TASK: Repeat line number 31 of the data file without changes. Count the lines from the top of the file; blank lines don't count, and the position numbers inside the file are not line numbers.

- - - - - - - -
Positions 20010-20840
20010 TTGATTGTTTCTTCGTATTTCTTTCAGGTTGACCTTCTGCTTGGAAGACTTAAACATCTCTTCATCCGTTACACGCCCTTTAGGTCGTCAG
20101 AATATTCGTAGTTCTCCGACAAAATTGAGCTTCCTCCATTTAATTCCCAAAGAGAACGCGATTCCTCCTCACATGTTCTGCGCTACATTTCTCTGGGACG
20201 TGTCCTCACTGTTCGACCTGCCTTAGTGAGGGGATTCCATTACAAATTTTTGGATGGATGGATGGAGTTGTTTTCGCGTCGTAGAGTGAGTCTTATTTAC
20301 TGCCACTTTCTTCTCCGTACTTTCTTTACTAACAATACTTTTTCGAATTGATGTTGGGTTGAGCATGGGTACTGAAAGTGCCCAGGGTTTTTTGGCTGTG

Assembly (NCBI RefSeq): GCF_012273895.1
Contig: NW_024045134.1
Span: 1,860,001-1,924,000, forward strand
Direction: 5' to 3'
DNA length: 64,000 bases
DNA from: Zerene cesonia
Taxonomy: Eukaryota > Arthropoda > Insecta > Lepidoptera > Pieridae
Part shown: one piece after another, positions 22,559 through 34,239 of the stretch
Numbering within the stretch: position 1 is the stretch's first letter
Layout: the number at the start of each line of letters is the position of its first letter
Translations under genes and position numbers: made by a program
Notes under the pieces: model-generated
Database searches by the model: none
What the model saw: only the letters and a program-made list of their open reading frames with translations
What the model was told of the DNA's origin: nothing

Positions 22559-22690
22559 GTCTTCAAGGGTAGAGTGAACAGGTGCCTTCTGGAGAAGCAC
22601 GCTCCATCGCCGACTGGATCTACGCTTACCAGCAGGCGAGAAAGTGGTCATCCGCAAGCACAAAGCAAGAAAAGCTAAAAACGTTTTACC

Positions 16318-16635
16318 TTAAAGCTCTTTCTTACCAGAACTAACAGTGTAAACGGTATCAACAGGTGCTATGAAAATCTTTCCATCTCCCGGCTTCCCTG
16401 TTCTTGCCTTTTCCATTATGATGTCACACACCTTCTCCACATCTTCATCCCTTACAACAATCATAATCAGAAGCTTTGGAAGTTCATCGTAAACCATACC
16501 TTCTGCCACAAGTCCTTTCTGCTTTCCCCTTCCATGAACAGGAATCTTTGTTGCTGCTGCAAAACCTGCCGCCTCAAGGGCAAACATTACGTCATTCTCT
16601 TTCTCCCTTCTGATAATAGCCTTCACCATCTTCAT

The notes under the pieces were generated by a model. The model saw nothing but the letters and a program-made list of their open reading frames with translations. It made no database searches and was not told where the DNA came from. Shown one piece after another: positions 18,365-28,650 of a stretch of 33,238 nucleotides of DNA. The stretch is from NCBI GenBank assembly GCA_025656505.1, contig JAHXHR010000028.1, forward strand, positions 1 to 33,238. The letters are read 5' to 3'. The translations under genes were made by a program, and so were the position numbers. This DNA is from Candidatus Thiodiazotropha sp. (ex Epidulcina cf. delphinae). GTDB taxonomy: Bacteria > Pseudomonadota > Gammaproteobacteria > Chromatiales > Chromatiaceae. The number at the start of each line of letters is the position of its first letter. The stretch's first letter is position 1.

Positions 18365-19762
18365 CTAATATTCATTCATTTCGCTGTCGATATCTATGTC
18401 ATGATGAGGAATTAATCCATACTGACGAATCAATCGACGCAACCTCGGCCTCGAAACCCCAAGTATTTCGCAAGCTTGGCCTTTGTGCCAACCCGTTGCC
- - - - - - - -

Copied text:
18365 CTAATATTCATTCATTTCGCTGTCGATATCTATGTC